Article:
> F:=[x^2-2*x*u+u^2+y^2-2*y*v+v^2-1, u*y+v*u+v*x, x^2+y^2+v^2+u^2-1, w*v-1]:

> gb:=fgb_gbasis(F, 0, [], [u,v,w,x,y]):

> hilb:=fgb_hilbert(gb, 0, [], [u,v,w,x,y],'z'); [2*z^3+5*z^2+4*z+1, 1]

#Degree

> deg:=subs(z=1, hilb);

12

#Dimension

> dim:=hilb; 1

The above degree is the number of points counted with multiplicity obtained when augmenting the polynomial system with d generically chosen linear forms.

> forms:=[seq(randpoly([u,v,w,x,y],degree=1,dense),i=1..dim)]:

> gb0:=fgb_gbasis([op(F), op(forms)], 0, [], [u,v,w,x,y]);

> hilb0:=fgb_hilbert(gb0, 0, [], [u,v,w,x,y],'z');

[2*z^3+5*z^2+4*z+1, 1]

#Degree

> deg0:=subs(z=1, hilb0);

12 #Dimension

> dim0:=hilb0;

0

As aleady mentioned, when running all the above computatations over a prime field ℤ/pℤ for a prime p chosen after a finite subset of prime numbers.

Eliminating variables is useful in positive dimension: it allows to compute a subset of polynomials which define, up to taking closure, the projection of the complex solution on the space of the remaining variable. Elimination orderings are crucial for this operation.

> gb:=fgb_gbasis(F, 0, [u,v,w], [x,y]):

[u^2-2*w*y^3+w*y-2*x^2+y^2, v*u+2*v*x+2*w*x*y^2-w*x+x*y, v^2-1+2*w*y^3-w*y+3*x^2, w*v-1, 2*w^2*x*y^2-w^2*x+u+w*x*y+2*x, 2*w^2*y^3-w^2*y+v+3*w*y^2-w+3*y, x*u+x^2-y^2, u*y-v*x-2*w*x*y^2+w*x-x*y, v*x^2+2*w*y^4-w*y^2+2*x^2*y+y^3-y, y*v-x^2+y^2, 2*w*y^5-w*y^3+x^4+x^2*y^2+y^4-y^2, w*x^2-w*y^2-y, x^6-x^2*y^2+y^6]

Note that in the above example, one can extract expressions of u,v,w with respect to x,y by looking at the polynomials which depend only on w,x,y, v,x,y and u,x,y (they have degree 1 in w, v and u respectively). This is not always true but rather common.

Note also when one wants to compute only the projection and when computations are performed over ℚ, it is faster to use fgb_gbasis_elim.

> proj:=fgb_gbasis_elim(F, 0, [u,v,x], [x,y]);

[x^6-x^2*y^2+y^6]

This function can be used for the implicitization of curves or surfaces:

> F1:=[x+77+45*u+34*v-94*u^2-67*v*u-95*v^2, y-2*u+4*v-5*v*u+40*v^2-5*u^3-4*u^2*v, z+38*v+50*u^2+75*v^3-11*u^4-80*u*v^3-14*v^4]:

> impl1:=fgb_gbasis_elim(F1, 0, [u,v], [x,y,z]):

Though the runtime for the above call is less than a second on a modern computer, its output is too large to be printed here: one polynomial of degree 12 with 169 monomials.

Using fgb_gbasis with an elimination ordering for the implicitization problem is not appropriate: since it computes the whole Gröbner basis, the runtime is much larger than the one of fgb_gbasis_elim.

## 2  Installation instructions

INSTALL FGb

(a real example is written in yellow font)
 cd "fgbdir" cd /Users/jcf/ tar xvfz "archive" tar xvfz /tmp/FGb-1.61.macosx.tar.gz mv /*.so mv FGblib edit the .mapleinit file: libname:= "fgb dir"/FGblib, libname: mv /*.so ` ` mv /FGblib ``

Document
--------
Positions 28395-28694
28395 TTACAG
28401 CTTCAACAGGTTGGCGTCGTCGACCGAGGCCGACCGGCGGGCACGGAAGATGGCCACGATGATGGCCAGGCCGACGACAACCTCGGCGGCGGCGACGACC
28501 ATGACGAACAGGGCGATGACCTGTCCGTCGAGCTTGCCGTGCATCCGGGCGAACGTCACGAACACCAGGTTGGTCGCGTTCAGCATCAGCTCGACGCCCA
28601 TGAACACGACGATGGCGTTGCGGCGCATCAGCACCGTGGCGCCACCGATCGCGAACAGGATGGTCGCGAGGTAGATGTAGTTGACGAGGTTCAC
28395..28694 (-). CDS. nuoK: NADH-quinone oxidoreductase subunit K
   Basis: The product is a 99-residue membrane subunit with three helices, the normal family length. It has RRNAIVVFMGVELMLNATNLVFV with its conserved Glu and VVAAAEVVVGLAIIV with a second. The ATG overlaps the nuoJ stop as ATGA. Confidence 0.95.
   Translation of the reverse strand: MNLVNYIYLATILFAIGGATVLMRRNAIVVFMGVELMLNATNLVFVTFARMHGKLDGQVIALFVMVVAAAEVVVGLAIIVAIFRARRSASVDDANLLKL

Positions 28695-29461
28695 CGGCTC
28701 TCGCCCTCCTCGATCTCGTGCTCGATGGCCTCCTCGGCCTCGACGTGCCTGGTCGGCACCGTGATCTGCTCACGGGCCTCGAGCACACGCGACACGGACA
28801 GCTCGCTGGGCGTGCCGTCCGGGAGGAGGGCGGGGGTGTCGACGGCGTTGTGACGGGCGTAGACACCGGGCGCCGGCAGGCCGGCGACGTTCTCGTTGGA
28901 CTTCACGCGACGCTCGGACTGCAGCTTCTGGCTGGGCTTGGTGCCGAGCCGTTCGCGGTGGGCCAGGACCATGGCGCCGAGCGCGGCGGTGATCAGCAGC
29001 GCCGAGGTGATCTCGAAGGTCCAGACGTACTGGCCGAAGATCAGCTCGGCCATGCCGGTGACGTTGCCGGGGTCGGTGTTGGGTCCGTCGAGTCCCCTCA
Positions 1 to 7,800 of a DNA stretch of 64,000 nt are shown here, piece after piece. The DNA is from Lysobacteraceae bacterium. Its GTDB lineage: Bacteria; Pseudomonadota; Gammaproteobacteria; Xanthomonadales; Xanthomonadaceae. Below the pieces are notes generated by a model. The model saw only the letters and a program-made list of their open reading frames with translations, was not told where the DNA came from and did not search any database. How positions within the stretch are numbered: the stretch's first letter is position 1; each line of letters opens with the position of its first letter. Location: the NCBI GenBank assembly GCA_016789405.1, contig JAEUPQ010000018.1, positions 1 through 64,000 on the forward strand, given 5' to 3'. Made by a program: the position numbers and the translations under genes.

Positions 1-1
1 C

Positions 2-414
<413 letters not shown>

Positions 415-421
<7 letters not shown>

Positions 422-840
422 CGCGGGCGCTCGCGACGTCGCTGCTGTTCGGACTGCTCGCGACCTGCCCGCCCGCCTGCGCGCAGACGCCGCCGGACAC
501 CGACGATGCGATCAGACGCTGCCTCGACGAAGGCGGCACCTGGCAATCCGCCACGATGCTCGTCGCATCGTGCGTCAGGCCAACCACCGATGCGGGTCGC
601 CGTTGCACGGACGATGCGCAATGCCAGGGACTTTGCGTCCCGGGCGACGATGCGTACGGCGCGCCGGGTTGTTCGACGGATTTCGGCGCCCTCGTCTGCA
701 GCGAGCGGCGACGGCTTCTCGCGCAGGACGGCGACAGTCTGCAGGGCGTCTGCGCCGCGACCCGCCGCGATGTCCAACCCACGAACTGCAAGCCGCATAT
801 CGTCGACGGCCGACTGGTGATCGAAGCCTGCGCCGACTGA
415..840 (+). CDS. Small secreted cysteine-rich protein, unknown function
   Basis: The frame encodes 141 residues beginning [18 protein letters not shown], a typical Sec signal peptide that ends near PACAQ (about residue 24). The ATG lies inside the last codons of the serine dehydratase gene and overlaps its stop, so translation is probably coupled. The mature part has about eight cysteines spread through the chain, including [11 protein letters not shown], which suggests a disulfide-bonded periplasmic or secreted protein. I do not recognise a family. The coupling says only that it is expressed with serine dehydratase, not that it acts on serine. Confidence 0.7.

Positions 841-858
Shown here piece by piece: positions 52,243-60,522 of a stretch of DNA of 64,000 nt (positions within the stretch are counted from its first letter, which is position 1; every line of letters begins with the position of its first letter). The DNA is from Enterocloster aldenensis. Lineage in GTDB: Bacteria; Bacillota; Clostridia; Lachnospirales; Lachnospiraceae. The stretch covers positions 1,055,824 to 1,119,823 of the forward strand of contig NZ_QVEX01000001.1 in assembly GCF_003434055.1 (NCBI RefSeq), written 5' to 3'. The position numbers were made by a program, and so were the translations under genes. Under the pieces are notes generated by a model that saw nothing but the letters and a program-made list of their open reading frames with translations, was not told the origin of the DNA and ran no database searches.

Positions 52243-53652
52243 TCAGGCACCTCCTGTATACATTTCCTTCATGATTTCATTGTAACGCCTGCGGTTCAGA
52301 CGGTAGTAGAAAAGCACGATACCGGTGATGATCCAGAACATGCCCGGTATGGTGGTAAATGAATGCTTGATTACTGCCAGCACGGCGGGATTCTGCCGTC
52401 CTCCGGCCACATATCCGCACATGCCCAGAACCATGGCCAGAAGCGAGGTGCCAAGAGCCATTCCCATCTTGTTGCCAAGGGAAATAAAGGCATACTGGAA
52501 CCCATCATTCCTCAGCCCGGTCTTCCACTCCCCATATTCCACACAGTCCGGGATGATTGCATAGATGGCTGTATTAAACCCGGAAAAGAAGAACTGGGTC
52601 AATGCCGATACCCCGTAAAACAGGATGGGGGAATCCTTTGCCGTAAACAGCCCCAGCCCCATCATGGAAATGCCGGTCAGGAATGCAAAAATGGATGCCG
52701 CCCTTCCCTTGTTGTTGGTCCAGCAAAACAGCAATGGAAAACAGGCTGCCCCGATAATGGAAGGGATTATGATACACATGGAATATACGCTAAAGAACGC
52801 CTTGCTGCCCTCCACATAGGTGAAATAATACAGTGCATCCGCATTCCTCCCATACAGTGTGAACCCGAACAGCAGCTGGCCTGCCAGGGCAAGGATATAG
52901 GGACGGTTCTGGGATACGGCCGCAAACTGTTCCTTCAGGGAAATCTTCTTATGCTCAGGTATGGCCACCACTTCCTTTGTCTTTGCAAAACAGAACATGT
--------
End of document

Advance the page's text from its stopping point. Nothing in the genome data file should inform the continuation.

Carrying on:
(a real example is written in yellow font)
> maple
> with(FGb):
FGb/Maple interface package Version 1.68
JC Faugere (Jean-Charles.Faugere@inria.fr)
Type ?FGb for documentation
> `fgb_gbasis`(`[x^2+y,y^2+x]`,0,[x],[y]);

```
FGb: 0.00 sec 2 polys
FGb: 0.00 sec Maple: 0.05 sec
```
 [ y4+y,y2+x ]
`fgb_gbasis`(`[x^2+y,y^2+x]`,65521,[x],[y]);

## 3  Basic commands

### 3.1  fgb_gbasis(F,char,vars1,vars2,opts)

Input description.

• F is a list of multivariate polynomials ;
• char is a natural number indicating the characteristic of the ground field; for computations over the rationals, char is 0 ;

If char is 0 computations are performed over ℚ else they are performed over ℤ/ charℤ.

• vars1 is a list of variables (vars1 may be empty);
• vars2 is a list of variables ;
• opts is an optional argument (see Section 4).

Assumptions.

• F has either rational coefficients or coefficients in a prime field of characteristic <216 ;
• All variables in F should appear either in vars1 or in vars2 (else an error is raised) ;
• vars1 and vars2 must have an empty intersection.

Output description. The command returns a Gröbner basis of the ideal generated by F with respect to the elimination ordering DRL(vars1)>DRL(vars2).

Examples

> F:=[x, x*y-1]; > fgb_gbasis(F, 0, [], [x,y]); 

> F:=[2*x*z+z^2-4*x*y-4*y^2-4*y*z+y, 2*x*y-2*y*z-4*x*z-4*z^2+z, 2*x*z+z^2-4*x*y-4*y^2-4*y*z+y, 10*x^2+10*y^2+10*z^2+16*x*y+16*x*z-6*x+16*y*z-6*y-6*z+1]; :

> fgb_gbasis(F, 9001, [], [x,y,z]):

[z^4+1476*z^3+4294*x*z+8165*y*z+3056*z^2+8840*y+6072*z, x*z^2+1574*z^3+7195*x*z+684*y*z+1608*z^2+5742*y+2730*z, y*z^2+8380*z^3+8846*x*z+8691*y*z+5975*z^2+388*y+4190*z, x^2+8101+6304*x*z+7202*y*z+4953*z^2+5400*x+3150*y+8100*z, x*y+8999*x*z+9000*y*z+8999*z^2+4501*z, y^2+4502*x*z+2*y*z+2252*z^2+2250*y+4500*z]

### 3.2  fgb_gbasis_lm(F,char,vars1,vars2,opts)

Input description.

• F is a list of multivariate polynomials ;
• char is a natural number indicating the characteristic of the ground field; for computations over the rationals, char is 0 ;

If char is 0 computations are performed over ℚ else they are performed over ℤ/ charℤ.

• vars1 is a list of variables ;
• vars2 is a list of variables ;
• opts is an optional argument (see Section 4).

Assumptions.

• F has either rational coefficients or coefficients in a prime field of characteristic <216 ;